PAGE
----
Advertising is a complex topic. This is evident by the huge number of companies in business merely to provide advertising services provided to those organizations unable to successfully navigate the maze of messages, markets, and mediums on their own. The advertising industry itself is a multi-billion dollar operation in the United States, and contains many media-specific areas of expertise. Already sounds complicated and expensive, eh?
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If you utilize e-mail marketing to prospective customers, make sure you don’t become an offensive spammer. There are a few simple rules to follow that can make a difference between happy customers and angry spam recipients. These rules are outlined in the Federal Trade Commission’s (FTC) CAN SPAM Act, which went into effect January 1, 2004. The CAN SPAM Act applies to commercial and pornographic electronic messaging and carries penalties for non-compliance of up to $11,000. Learn more about the CAN SPAM Act at www.ftc.gov/spam, including how to turn in offenders.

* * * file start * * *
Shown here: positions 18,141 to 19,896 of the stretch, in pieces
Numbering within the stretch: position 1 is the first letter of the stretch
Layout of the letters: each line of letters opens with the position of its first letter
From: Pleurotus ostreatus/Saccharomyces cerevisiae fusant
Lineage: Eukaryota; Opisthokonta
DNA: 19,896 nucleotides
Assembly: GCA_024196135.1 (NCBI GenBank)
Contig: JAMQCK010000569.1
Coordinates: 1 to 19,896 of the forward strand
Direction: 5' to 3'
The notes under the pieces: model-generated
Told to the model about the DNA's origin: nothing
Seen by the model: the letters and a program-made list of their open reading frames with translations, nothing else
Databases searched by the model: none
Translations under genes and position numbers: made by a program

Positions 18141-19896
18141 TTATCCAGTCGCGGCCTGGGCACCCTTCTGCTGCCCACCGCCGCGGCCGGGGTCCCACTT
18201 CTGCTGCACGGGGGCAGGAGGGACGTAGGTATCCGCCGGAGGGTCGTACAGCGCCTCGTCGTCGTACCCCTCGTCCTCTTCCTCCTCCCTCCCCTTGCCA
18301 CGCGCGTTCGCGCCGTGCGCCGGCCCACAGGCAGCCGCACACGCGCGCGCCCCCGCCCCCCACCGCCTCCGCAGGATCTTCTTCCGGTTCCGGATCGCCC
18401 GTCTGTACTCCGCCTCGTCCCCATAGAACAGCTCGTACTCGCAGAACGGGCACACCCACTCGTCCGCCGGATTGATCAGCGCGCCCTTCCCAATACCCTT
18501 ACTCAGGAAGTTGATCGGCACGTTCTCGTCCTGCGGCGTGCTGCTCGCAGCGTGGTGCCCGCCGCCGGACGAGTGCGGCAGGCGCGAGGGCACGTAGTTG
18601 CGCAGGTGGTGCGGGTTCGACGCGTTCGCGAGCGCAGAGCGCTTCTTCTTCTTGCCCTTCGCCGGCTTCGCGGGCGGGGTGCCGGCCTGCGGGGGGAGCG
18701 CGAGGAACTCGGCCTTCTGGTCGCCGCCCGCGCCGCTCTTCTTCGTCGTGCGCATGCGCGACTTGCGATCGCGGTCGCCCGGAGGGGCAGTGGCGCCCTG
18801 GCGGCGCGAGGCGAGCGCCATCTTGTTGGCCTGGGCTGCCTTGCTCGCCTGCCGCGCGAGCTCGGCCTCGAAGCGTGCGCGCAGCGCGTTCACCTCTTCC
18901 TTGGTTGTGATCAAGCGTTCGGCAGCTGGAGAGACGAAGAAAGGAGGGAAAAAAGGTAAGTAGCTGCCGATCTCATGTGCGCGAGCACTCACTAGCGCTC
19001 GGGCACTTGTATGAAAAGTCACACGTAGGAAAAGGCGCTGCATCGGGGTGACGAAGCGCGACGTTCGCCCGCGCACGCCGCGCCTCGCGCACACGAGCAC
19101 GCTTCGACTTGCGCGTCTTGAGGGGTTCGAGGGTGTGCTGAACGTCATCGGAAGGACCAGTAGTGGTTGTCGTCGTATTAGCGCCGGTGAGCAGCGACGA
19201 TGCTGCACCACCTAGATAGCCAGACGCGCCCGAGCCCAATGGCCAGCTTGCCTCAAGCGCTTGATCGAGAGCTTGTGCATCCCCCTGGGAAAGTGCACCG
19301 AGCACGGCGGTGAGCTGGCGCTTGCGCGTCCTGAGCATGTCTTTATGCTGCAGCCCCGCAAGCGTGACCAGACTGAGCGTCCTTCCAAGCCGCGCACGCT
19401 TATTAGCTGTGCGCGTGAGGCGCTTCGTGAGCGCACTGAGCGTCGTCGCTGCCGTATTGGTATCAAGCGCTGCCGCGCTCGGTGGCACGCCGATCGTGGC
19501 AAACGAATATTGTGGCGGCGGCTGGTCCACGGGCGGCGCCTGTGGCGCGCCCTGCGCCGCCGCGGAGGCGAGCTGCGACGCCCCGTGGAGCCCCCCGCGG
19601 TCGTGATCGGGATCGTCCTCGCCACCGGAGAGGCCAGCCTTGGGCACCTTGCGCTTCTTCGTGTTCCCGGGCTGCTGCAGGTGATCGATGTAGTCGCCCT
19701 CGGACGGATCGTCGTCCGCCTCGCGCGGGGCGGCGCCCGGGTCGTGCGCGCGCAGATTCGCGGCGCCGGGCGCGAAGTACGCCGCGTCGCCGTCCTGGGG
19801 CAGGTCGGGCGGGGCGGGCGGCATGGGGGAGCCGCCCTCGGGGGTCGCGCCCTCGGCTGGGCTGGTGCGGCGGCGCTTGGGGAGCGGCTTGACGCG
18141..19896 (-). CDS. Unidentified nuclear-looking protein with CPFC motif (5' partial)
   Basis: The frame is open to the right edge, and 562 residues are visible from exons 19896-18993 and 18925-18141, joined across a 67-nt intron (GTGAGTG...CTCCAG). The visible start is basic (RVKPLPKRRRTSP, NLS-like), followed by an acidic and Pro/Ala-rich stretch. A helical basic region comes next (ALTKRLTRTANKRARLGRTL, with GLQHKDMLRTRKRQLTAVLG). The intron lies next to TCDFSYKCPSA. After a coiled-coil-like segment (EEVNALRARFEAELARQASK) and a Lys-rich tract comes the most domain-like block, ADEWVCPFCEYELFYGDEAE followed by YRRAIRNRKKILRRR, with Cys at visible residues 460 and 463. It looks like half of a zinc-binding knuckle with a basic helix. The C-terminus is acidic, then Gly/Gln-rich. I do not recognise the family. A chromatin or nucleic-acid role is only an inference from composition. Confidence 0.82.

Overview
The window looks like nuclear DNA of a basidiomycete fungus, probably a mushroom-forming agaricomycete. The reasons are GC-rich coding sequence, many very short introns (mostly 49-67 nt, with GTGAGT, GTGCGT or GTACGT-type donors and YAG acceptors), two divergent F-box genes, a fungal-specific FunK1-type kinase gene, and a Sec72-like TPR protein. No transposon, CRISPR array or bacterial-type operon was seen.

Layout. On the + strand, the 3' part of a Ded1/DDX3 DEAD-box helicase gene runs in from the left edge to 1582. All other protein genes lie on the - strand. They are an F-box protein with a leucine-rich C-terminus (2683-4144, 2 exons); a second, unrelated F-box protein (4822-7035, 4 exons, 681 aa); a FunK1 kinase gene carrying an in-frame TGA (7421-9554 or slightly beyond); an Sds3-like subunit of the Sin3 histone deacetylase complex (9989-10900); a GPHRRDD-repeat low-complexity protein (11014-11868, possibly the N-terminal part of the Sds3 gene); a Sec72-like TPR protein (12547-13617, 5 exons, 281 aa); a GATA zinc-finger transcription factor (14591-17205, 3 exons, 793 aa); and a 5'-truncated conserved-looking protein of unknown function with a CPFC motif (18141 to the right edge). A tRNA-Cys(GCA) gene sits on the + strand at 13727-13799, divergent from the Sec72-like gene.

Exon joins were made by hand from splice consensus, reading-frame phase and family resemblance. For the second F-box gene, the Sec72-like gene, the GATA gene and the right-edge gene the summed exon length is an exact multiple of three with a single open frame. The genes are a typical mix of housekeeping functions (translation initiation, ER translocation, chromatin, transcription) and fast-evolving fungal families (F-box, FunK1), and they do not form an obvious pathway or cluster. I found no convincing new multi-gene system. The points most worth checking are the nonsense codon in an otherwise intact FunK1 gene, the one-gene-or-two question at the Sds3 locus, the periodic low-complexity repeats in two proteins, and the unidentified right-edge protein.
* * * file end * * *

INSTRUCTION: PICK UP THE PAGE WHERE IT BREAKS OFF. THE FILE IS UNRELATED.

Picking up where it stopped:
If you’re a long-time Getting Informed reader, you will remember multiple previous references to the importance of web statistics, or stats, in understanding the effectiveness of your web site. In the past, most web site owners were just happy to see that cheesy hit counter increasing…you know, the one that looked like a digital readout. Today, it seems that the statistics being provided are bigger and better—and quite overwhelming for most site owners. And just to confuse things, the term analytics comes along to see if you’re paying attention. Analytics are statistics in a way that speaks to the average person rather than to the classic statistician. In short, analytics are where the rubber meets the road. But for the purposes of this discussion, information about site viewing data will be called statistics.